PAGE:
Don Van Doornink said, “If a cyclist is riding on a road without a paved shoulder, and thus is unable to move far enough to the right to allow cars to pass, cars approaching the cyclist from behind can slow down to match the cyclist’s speed until it is safe to cross the center lane and pass.
“If the cyclist were riding in the left lane, oncoming traffic would have to ‘thread the needle’ between the cyclist and any oncoming traffic in the opposite lane to avoid a head on collision.”
Gary Lusk of Tracyton said Eldon Jacobson both pointed out that some drivers look only to their left when making a right turn. They’ll see a bicycle coming along with auto traffic, but not a cyclist riding against traffic approaching from the right. A serious collision could result.
Eldon also said, “When a bicycle and a car are traveling the same direction, there is more time for the driver to figure out how to avoid the bicycle by either slowing down or safely passing.  For example, if a bicycle is traveling 10 miles per hour and a car is going 30 mph, the closing speed is 40 mph if they are headed towards each other, and 20 mph if they are going the same direction.”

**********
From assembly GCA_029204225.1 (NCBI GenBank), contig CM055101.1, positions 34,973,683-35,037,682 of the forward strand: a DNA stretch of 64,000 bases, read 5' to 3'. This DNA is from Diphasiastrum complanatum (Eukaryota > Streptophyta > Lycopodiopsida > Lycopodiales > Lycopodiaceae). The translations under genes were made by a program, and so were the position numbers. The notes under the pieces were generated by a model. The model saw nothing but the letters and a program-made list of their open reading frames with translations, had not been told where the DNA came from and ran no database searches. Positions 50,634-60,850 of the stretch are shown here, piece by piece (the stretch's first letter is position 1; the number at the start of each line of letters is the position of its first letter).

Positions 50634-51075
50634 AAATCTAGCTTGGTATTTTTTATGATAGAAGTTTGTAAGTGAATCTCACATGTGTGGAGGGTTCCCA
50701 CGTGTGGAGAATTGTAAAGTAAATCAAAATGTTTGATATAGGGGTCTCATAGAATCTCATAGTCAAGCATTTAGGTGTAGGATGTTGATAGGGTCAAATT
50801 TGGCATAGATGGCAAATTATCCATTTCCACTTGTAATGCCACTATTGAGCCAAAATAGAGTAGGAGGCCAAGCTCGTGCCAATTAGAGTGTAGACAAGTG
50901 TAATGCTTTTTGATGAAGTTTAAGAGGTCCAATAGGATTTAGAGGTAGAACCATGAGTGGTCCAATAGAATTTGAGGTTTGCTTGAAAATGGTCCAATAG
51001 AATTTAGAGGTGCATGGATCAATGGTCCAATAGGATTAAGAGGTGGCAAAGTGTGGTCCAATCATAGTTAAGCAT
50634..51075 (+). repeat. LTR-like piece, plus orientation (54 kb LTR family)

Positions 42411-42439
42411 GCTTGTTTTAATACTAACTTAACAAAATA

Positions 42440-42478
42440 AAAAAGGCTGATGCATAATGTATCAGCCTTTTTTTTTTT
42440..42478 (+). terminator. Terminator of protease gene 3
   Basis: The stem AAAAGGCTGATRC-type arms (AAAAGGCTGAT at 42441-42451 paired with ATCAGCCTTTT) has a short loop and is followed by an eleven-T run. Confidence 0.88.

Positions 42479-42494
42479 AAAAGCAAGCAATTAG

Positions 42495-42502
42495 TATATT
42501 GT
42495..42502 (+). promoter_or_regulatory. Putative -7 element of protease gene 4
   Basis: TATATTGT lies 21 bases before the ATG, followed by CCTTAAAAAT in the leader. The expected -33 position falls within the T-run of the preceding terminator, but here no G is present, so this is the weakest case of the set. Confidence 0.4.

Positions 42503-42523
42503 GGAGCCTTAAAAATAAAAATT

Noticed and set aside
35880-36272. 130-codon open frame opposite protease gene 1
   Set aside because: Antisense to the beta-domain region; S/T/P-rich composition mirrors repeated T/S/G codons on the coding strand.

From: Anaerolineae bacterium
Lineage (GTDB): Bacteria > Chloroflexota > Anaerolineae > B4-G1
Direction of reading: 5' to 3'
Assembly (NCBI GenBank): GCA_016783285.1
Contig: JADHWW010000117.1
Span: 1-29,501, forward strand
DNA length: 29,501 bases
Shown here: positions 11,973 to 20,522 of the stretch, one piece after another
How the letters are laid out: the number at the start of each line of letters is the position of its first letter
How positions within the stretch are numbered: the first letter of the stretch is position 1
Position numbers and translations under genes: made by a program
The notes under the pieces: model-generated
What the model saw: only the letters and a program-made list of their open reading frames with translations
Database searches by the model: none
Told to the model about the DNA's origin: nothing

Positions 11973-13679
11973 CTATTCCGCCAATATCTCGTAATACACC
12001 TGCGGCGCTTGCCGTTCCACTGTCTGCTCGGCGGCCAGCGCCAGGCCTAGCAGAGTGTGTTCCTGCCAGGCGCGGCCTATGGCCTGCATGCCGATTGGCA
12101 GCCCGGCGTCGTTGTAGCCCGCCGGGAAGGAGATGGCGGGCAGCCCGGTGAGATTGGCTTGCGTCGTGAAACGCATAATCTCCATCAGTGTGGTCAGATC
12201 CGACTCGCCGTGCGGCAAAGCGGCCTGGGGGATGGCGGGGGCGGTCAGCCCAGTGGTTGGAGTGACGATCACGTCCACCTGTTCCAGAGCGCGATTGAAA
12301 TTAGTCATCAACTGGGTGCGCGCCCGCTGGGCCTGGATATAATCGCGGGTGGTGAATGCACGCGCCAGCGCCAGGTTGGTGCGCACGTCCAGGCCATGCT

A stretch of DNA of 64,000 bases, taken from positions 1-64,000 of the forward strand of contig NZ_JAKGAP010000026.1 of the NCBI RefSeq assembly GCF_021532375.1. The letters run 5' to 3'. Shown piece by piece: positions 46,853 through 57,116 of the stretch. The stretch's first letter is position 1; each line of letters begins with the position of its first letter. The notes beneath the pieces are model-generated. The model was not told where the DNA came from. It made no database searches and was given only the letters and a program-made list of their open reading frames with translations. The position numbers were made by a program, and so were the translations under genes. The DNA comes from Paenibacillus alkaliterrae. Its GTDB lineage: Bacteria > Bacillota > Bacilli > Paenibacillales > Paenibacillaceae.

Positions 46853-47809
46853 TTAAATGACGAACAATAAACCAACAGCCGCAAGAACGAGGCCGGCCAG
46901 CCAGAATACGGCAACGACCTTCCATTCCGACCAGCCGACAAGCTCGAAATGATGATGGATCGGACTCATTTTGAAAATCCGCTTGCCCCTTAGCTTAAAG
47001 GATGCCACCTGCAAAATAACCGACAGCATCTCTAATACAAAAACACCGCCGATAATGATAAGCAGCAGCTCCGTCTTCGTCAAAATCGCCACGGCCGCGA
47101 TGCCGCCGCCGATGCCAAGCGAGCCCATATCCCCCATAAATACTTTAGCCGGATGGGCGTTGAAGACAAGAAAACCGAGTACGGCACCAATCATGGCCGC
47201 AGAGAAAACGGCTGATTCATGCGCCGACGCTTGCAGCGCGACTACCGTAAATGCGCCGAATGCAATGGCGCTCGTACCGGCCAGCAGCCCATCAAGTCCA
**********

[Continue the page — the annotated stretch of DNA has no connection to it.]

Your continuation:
I don’t know if the law was ever different, or when it was changed if it was. There was some kind of change in the law requiring bicyclists to follow the same rules as cars in 2000, and the only previous amendment before than was in 1965. The law doesn’t say what the changes were at those times.
 

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2 Responses to “Readers Weigh in on Bicyclists’ Road Rules”

  1. Christopher J. Campbell Says:

    I did not see your original article asking for comment on bicycle rules of
    the road, but as a long time bicyclist I can tell you that it is far more
    dangerous to ride against traffic than with it. It is also far more
    dangerous to ride on a sidewalk than on the street. Statistically, a cyclist
    is more likely to be killed riding against traffic. The majority of fatal
    bicycle accidents are with bicycles on sidewalks. The book “Effective
    Cycling” has numerous diagrams and statistics that back this up.